Quickly after the Center for Disease Control and Prevention endorsed Covid vaccine booster shots for millions of high-risk and older Americans, President Joe Biden praised the move calling it a “key step” in the fight against the long-running coronavirus pandemic.
“We have the tools to beat Covid-19 if we come together as a country and use the tools we have,” the president said. Biden was seen receiving his booster shortly following his proclamation.
Only hours prior, CDC Director Dr. Rochelle Walensky had accepted the recommendations of a panel of advisors and made booster shots of the Pfizer vaccine available for nursing home residents, adults with underlying health problems, and people 65 and older at least six months after the second dose in the two-dose-series.
Director Walensky overruled the advisory panel and did not endorse a booster for at-risk workers, despite the recommendations of her advisors, and brought the CDC in line with the Food and Drug Administration’s (FDA) recommendations earlier in the week.
Walensky characterized the decision as a “scientific close call.” She pointed out the lengthy and sometimes heated advisory committee meeting after which she issued her recommendation out of concern for the “everyday heroes of our society.”
Federal contractors must get jab
The White House is mandating that all contractors and subcontractors must be fully vaccinated against Covid by Dec. 8.
The mandate will affect millions of individuals employed as federal contractors. According to the White House, “These safeguards will decrease the spread of SARS-CoV-2, the virus that causes COVID-19, which will decrease worker absence, reduce labor costs, and improve the efficiency of contractors and subcontractors performing work for the Federal Government.”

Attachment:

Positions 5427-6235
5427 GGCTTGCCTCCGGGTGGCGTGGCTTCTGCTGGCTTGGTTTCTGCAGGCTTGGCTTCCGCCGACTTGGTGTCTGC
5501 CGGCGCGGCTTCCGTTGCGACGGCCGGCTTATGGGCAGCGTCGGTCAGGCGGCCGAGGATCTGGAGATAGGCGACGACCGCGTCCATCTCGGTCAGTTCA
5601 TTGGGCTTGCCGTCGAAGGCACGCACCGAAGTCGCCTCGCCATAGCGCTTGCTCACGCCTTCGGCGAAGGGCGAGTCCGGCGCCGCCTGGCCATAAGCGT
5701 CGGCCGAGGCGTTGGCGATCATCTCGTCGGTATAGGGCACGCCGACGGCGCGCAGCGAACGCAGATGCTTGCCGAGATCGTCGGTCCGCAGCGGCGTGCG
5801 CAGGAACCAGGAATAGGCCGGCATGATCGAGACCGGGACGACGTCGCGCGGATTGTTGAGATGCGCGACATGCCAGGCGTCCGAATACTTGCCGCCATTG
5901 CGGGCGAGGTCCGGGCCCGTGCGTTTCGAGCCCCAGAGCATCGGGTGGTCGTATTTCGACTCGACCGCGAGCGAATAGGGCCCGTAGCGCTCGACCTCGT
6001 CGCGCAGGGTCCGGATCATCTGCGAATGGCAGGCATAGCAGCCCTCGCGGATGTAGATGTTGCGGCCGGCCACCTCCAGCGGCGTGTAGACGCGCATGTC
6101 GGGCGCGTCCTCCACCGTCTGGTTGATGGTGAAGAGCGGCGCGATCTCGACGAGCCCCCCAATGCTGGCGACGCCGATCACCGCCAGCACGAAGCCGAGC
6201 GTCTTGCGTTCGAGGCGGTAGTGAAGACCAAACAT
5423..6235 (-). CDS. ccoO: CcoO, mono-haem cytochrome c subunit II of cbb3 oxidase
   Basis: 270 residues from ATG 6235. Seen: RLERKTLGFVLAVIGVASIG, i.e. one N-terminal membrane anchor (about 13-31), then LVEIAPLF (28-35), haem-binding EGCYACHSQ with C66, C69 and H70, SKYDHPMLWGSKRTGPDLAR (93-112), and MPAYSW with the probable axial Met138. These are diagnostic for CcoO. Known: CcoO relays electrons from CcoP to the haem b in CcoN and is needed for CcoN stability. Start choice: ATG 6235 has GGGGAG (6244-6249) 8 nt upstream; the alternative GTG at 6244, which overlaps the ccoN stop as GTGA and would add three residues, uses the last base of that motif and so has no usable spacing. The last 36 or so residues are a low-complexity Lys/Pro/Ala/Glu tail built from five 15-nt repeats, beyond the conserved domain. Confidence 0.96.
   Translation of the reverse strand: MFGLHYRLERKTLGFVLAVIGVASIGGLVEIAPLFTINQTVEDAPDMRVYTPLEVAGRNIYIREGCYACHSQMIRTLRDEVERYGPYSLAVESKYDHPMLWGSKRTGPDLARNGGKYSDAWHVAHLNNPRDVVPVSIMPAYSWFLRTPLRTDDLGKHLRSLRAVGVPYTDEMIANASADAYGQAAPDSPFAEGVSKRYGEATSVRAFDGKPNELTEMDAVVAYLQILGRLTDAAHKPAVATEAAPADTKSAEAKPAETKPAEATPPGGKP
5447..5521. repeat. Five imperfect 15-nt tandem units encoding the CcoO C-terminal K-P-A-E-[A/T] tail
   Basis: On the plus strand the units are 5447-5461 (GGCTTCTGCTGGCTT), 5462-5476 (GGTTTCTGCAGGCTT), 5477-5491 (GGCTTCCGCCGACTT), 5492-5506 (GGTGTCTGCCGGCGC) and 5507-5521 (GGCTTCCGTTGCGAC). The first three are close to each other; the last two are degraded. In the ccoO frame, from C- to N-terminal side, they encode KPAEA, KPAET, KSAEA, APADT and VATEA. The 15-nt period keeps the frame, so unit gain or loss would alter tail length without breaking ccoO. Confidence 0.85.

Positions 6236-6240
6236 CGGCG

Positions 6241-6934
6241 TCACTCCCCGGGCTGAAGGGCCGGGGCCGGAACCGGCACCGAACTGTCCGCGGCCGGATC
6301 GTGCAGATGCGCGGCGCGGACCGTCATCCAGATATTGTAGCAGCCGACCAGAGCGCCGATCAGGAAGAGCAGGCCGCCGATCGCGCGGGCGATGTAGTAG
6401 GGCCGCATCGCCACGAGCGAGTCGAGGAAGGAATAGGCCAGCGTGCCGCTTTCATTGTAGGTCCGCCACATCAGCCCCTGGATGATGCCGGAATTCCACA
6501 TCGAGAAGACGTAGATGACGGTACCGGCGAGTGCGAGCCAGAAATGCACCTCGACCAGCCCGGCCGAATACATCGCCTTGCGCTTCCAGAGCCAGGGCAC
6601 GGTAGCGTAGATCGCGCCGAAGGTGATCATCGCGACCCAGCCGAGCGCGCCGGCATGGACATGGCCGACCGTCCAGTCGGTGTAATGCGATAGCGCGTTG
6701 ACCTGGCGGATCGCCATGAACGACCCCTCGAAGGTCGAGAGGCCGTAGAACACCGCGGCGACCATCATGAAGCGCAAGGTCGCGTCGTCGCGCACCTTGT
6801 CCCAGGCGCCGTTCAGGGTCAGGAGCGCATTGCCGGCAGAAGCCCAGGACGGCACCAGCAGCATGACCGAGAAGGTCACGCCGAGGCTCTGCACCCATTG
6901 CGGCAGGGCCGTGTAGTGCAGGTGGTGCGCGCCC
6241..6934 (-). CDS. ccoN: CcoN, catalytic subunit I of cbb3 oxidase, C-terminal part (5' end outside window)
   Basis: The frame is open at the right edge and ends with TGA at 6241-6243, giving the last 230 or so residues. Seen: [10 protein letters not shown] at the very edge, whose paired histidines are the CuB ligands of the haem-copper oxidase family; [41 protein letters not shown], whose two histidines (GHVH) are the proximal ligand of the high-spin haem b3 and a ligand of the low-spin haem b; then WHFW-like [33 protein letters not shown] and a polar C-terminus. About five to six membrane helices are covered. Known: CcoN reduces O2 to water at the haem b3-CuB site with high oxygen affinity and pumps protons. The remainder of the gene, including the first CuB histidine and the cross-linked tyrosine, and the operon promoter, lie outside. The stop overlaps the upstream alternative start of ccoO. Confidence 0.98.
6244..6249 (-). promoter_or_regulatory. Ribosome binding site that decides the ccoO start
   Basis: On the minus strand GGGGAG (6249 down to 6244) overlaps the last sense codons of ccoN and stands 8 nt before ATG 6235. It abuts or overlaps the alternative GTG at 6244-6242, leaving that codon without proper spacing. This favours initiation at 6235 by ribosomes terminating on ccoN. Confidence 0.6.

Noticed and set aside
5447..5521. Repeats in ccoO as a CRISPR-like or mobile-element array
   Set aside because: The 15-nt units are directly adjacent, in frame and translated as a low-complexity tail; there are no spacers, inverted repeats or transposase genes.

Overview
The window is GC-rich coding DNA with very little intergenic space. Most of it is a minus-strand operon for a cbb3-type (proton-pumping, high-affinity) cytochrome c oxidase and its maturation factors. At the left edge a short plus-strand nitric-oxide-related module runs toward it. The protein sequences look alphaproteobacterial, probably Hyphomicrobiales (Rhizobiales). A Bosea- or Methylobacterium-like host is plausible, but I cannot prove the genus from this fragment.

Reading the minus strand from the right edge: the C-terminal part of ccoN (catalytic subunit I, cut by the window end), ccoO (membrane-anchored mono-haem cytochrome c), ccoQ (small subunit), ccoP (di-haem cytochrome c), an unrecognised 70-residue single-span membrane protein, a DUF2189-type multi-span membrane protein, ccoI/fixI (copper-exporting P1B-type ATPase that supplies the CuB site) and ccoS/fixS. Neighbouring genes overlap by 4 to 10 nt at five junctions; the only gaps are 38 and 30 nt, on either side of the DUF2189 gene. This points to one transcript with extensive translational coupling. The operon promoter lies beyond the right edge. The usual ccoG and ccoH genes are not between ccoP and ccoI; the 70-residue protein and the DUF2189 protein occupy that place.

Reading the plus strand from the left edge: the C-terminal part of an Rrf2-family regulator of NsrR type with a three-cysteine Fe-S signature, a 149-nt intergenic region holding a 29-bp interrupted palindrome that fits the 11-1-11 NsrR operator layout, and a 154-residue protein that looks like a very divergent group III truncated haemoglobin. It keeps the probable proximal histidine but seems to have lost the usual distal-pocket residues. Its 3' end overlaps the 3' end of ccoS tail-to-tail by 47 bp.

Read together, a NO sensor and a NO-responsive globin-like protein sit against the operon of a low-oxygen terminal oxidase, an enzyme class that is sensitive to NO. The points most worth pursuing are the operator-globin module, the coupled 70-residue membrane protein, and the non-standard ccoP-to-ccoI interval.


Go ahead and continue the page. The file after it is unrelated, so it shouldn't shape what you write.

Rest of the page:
According to Jason Miller, deputy White House Office of Management and Budget director, the “guidance issued today advances one of the main goals of this science-based plan: getting more people vaccinated.”
Miller added that the new vaccination policy “will decrease worker absence, reduce labor costs, and improve the efficiency of contractors and subcontractors performing work for the Federal Government.”
According to the White House, there are exceptions “in limited circumstances where an employee is legally entitled to an accommodation” due to sincerely held religious beliefs, observances or practices, or because of disability.
The CDC’s booster endorsement is considered a win for the Biden administration in its push to provide booster shots for the remaining American public, which some scientists and health officials have criticized as premature.
Biden previously mandated vaccines for federal contractors and workers by issuing an executive order.
According to Walensky, “Many of our frontline workers, essential workers and those in congregate settings come from communities that already have been hardest hit. Withholding access for boosters from these people and communities would only worsen the inequities I have committed to fight against.”
She continued saying the CDC endorsement of the Pfizer booster is “a first step,” and that the agency planned to review similar applications from Johnson & Johnson and Moderna “with urgency” soon.
Johnson & Johnson and Moderna, the two other currently available vaccines, have not received federal approval for a booster shot.